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Suffolk workers' prayers for bereaved

PUBLISHED: 16:05 13 September 2001 | UPDATED: 10:31 03 March 2010

EMPLOYEES at businesses across Suffolk were today extending thoughts and prayers to the families and friends of those missing or killed in the terror attacks on New York's World Trade Centre.

EMPLOYEES at businesses across Suffolk were today extending thoughts and prayers to the families and friends of those missing or killed in the terror attacks on New York's World Trade Centre.

Hundreds of workers at Ipswich energy provider TXU were emailed today by senior company executives Paul Marsh and Phil Turberville.

The e mail read: "Sadly, we have to inform you that some close friends and relatives of a small number of TXU employees as well as a number of close business associates in the financial community were in and around the trade centre at the time of the attack and are unaccounted for."

A TXU spokesman said those unaccounted for were not company employees but workers at companies with close links to it.

TXU is listed on the New York Stock Exchange and has ties with financial institutions across the world.

The email was a private message within the company to "express our sympathy for people we've worked that may have been lost in the tragedy," the spokesman said.

Employees at Willis were being offered the opportunity to write in a book of condolences, which will be available at the company's offices in Ipswich and London.

Spokesman Nicolas Jones said: "We have offices in Lower Manhattan just a few minutes walk from the World Trade Centre but I'm pleased to say that all of our colleagues have been accounted for.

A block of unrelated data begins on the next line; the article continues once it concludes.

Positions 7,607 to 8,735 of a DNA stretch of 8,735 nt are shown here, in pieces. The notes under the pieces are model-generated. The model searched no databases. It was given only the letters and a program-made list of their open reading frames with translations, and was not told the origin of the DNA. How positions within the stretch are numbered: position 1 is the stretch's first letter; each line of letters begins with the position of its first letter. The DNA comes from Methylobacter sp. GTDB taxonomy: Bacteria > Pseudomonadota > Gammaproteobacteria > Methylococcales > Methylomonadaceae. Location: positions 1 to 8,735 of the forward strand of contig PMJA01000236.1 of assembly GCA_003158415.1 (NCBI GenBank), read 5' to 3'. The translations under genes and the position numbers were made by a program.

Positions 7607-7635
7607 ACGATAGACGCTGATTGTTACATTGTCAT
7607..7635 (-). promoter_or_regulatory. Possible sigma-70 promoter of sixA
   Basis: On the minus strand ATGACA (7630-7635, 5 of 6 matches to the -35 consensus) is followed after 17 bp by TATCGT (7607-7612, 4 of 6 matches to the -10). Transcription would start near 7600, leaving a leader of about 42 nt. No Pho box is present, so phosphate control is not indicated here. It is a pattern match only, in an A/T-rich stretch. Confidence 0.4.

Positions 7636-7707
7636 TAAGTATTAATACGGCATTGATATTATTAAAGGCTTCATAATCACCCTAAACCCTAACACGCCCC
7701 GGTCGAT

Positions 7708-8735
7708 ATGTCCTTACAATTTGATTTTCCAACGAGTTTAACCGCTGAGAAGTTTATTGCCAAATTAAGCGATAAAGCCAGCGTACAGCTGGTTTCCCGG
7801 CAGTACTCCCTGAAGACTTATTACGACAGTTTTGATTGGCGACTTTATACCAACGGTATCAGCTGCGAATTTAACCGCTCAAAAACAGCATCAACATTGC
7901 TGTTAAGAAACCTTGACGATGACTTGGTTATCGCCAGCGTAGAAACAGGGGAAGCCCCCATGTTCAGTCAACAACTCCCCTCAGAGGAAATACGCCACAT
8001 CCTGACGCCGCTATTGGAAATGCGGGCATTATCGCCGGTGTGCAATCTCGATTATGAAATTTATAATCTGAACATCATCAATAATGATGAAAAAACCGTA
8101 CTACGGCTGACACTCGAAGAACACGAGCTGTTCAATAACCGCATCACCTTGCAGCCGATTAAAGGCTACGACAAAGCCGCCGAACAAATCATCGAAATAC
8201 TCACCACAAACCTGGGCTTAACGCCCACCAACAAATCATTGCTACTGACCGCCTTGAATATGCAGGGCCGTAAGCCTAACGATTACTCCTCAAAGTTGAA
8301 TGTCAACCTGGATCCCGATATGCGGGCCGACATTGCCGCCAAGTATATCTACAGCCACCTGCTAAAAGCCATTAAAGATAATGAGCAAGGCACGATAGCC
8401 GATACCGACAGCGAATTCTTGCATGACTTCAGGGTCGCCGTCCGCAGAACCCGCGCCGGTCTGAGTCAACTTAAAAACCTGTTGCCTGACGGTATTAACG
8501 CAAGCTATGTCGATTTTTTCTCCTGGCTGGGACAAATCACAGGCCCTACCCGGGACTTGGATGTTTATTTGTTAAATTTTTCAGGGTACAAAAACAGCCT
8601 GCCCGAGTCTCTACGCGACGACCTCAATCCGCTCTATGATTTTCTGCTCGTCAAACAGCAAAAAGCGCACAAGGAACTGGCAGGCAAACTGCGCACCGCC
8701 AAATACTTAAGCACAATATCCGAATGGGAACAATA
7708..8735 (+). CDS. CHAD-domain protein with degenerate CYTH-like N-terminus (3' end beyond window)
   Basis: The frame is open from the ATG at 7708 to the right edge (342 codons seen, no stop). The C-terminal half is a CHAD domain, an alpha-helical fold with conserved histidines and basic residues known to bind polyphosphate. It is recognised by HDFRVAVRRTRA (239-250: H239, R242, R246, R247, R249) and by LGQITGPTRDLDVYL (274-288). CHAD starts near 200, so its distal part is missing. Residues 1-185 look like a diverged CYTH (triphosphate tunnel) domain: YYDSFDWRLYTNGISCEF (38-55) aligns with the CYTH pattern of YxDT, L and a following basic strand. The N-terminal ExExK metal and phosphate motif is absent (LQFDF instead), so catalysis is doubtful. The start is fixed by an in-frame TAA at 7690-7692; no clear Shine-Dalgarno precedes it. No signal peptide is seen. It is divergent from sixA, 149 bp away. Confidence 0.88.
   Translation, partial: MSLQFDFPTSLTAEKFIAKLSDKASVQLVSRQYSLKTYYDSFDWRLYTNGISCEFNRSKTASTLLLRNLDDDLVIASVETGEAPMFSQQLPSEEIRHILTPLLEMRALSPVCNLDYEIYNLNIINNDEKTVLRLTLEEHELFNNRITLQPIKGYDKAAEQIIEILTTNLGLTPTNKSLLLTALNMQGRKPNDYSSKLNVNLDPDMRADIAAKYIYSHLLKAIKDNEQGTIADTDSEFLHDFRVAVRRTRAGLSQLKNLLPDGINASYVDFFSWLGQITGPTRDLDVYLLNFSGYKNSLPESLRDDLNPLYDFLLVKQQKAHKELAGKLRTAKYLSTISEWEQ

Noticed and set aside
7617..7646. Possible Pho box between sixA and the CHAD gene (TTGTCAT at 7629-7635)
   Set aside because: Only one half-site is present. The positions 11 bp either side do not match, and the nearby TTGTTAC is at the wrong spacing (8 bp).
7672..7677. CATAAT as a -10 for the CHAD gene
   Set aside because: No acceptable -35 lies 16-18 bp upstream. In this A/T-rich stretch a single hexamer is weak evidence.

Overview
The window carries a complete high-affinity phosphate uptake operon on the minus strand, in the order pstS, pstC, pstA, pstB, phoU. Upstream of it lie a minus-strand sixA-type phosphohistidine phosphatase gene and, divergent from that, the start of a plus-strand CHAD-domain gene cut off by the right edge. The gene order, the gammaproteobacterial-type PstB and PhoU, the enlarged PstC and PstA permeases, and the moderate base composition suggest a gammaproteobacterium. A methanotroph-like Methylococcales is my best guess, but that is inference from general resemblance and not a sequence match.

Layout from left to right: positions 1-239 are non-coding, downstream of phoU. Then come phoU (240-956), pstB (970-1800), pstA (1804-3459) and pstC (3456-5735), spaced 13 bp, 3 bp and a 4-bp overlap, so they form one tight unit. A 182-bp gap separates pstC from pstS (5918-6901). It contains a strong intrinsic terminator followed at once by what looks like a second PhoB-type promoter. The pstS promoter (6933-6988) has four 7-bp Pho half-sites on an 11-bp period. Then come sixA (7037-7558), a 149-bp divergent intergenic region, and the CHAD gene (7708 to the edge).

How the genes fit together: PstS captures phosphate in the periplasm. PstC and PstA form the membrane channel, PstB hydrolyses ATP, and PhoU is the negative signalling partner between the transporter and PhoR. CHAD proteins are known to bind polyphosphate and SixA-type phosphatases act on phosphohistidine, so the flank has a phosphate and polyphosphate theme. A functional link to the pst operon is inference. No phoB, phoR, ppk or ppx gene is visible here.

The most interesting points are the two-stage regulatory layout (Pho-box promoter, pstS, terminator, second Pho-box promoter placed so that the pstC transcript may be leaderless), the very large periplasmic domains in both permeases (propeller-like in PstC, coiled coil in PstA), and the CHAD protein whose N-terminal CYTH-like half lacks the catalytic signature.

"Many of us have friends who worked for Marsh and Aon – the other global insurance brokers – who had offices in the World Trade Centre and words cannot express what an extraordinarily traumatic time this has been."

Mr Jones added that Willis had now successfully moved their offices in Lower Manhattan to New Jersey.

A spokeswoman for Lloyds TSB, who have branches in Ipswich, Felixstowe, Stowmarket and Woodbridge, said: "It's a terrible tragedy and we are just incredibly relieved that all of our staff are save. All our sympathies go out to those involved," she said.

Staff at the Ipswich branch of Royal and Sun Alliance are praying that colleagues from their insurance group will turn up safe and well from the carnage that once was the World Trade Centre.

A spokesman for the company today said all their American staff who had occupied one of the floors in the giant building had been evacuated in time.

"But we cannot account for six members of staff that were visiting clients at the time," said the spokesman.

"There is such confusion in New York and there is every hope that these people who are presently missing are caught up in the confusion. We will continue to hope that everything will be all right."

At Norwich Union, which has offices in Ipswich, a spokesman for the company said: "We have an office in Boston so we were very lucky but obviously our thoughts are with the families and friends of those who lost their lives."

At Ipswich stockbrokers Charles Stanley staff are "grateful" not to have heard of personal losses.

Charles Sylvester, at the Northgate Street firm, said: "Working in the world of finance it should almost be a foregone conclusion that we would know of people or at least companies that have been caught up in this horror.

"But gratefully and thankfully, I can report that no one we know or indeed is connected to any Suffolk firm of stock brokers. It is a relief for us but in no way does it diminish the concern and compassion we feel for all those lost lives and their loved ones," he added.

AXA Insurance, which has offices in Ipswich, also has offices in New York although they are situated in mid Manhattan and not in the immediate vicinity of the World Trade Centre.

The company's media relations manager Phil Hickley today said: "Our offices have not been directly impacted by the terrorist activity although to a degree the whole of New York has been affected.

"It is still too soon to say with any certainty that no American employees have been directly affected. Hopefully that position will become clear in the coming days."

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